Our safety and freedom are at stake: If we fail in our duty to help Ukraine defeat Vladimir Putin it is not only Britain’s honour on the line, writes EDWARD LUCAS
Volodymyr Zelensky’s speech in Westminster Hall on Wednesday was a ringing endorsement of everything this country prizes – liberty, justice and individual dignity – delivered with soaring rhetoric and well-chosen humour.
The Ukrainian president, like other statesmen – Charles de Gaulle, Nelson Mandela – who were granted this great national honour, reminded us how fortunate we are to live in safety, freedom and prosperity. Ukrainians are dying for what we take for granted.
That alone should ensure a favourable response to the Ukrainian leader’s passionate plea for help as his country braces for a renewed Russian onslaught.
But our national security, as well as our principles, are at stake.
The fighting may be 3,000 miles away, yet a victory for Vladimir Putin would be a catastrophe for us in Britain. It would vindicate the Kremlin dictator’s beliefs that Russia is entitled to interfere in neighbouring countries, and that outsiders are too weak-willed to stop him.
Volodymyr Zelensky’s speech in Westminster Hall on Wednesday was a ringing endorsement of everything this country prizes – liberty, justice and individual dignity
Ukrainians are dying for what we take for granted. Pictured: Ukrainian army from the 43rd Heavy Artillery Brigade near Bahmut, in Donetsk region
I am writing this from the Estonian capital Tallinn. The atrocities perpetrated by Russian soldiers in occupied parts of Ukraine – torture, rape, abduction and murder – happened here within living memory under Soviet occupation. Fear hangs in the air.
Estonia, like its neighbours Latvia and Lithuania, is a Nato member, meaning we are treaty-bound to defend it. Already a thousand British soldiers are based here. But if Putin’s gamble in Ukraine succeeds, he will certainly be tempted to test Nato’s resolve in these Baltic states, facing us with a choice between defeat and all-out war.
Far better, then, to vanquish the Russian imperialist dragon while we still have Ukraine – a large, formidably determined, resilient country of 40 million – on our side. Otherwise in a few years we will face a struggle with an emboldened Russia in the thin, flat strip of land on the eastern side of the Baltic Sea. That will be far harder to defend.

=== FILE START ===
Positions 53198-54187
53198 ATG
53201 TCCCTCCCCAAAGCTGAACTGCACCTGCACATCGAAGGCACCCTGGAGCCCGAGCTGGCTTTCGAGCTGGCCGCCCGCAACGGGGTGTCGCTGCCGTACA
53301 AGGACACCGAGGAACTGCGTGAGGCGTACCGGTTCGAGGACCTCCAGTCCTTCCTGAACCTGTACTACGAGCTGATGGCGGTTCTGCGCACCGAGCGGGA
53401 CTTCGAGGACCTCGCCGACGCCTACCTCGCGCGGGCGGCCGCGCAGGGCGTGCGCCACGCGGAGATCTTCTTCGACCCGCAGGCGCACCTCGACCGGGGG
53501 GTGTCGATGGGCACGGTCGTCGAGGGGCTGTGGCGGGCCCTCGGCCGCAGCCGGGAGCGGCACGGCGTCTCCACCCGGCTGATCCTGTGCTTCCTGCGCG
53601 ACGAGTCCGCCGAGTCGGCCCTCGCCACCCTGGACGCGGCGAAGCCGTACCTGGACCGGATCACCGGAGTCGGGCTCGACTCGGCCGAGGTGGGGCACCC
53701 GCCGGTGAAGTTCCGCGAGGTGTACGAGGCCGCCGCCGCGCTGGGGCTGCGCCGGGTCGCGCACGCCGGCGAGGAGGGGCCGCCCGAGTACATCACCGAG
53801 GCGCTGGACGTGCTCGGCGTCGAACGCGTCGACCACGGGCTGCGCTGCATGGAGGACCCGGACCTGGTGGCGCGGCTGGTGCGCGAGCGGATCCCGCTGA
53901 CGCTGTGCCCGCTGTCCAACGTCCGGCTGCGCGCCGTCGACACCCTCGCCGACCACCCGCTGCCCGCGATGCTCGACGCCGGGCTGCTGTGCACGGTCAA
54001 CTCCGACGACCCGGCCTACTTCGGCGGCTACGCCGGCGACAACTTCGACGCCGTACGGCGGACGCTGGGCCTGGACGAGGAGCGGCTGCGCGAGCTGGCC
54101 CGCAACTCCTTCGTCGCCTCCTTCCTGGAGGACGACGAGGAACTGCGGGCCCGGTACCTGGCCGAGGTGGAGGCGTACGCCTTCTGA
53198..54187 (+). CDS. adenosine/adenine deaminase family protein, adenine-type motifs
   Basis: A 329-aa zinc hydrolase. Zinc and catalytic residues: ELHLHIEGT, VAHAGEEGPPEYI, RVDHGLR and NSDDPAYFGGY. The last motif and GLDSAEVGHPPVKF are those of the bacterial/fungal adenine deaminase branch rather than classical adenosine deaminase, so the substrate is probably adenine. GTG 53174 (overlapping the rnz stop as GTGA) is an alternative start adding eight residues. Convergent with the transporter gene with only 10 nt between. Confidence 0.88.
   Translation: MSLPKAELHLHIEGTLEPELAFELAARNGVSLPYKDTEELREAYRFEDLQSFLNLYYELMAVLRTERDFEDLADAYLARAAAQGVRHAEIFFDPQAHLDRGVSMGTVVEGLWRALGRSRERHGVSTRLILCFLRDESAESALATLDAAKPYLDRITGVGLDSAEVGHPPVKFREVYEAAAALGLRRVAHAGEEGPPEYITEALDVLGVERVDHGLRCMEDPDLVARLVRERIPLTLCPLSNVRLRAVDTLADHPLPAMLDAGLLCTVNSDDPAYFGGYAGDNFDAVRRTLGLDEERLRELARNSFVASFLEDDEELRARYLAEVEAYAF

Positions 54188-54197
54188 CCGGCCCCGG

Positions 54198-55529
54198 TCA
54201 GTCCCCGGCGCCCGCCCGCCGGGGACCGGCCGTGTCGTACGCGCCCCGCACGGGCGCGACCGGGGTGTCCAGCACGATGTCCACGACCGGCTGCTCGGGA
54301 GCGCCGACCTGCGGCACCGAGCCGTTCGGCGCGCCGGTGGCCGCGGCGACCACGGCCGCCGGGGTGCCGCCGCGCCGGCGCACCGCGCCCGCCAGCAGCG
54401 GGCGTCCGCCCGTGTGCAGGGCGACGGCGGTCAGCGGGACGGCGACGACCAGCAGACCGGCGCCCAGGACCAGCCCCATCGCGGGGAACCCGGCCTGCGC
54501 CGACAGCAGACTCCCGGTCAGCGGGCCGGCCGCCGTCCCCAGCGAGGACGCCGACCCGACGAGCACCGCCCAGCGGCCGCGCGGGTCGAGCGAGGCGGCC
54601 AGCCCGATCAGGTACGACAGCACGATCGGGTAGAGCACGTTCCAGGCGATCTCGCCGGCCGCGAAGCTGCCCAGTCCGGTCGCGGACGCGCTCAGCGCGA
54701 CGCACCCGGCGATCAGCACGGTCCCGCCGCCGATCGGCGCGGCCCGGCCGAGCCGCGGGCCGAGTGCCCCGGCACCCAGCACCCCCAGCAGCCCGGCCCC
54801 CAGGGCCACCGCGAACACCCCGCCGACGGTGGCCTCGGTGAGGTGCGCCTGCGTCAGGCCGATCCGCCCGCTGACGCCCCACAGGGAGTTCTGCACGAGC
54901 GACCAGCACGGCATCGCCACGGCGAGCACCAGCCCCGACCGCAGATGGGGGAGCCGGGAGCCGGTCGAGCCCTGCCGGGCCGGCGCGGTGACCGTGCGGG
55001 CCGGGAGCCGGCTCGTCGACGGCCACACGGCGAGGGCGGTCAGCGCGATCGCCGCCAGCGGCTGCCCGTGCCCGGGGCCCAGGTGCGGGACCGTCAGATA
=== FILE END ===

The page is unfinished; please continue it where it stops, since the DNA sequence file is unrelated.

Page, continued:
My old friend Peter Hitchens and I covered the collapse of Communism together. We agree on our love of cycling, railways and the ancient liturgy of our Anglican faith. Peter rightly describes Putin as a ‘sinister tyrant’.
But on Ukraine, Peter is wrong.
He believes we have provoked Russia. Not so. The roots of today’s conflict go back to the early 1990s. Even under the supposedly friendly Boris Yeltsin, the Kremlin declared its right to intervene abroad on behalf of ‘Russian-speakers’. This is as absurd and sinister as a British or American government threatening other countries on behalf of ‘English-speakers’.
The fighting may be 3,000 miles away, yet a victory for Vladimir Putin would be a catastrophe for us in Britain
READ MORE HERE: This is not a simple battle between good and evil: The longer we avoid peace talks in Ukraine the closer we come to Armageddon, writes PETER HITCHENS
Russia launched venomous propaganda attacks on its former colonies, interfered in their politics, cut off their gas supplies and used military force to back separatists in Moldova and Georgia.
Few in Britain noticed. But in eastern Europe, the cold wind from the east prompted shivers.
These countries banged on Nato’s door. Thank goodness we let most of them in. Sadly, Ukraine – along with Georgia – was consigned to the waiting room.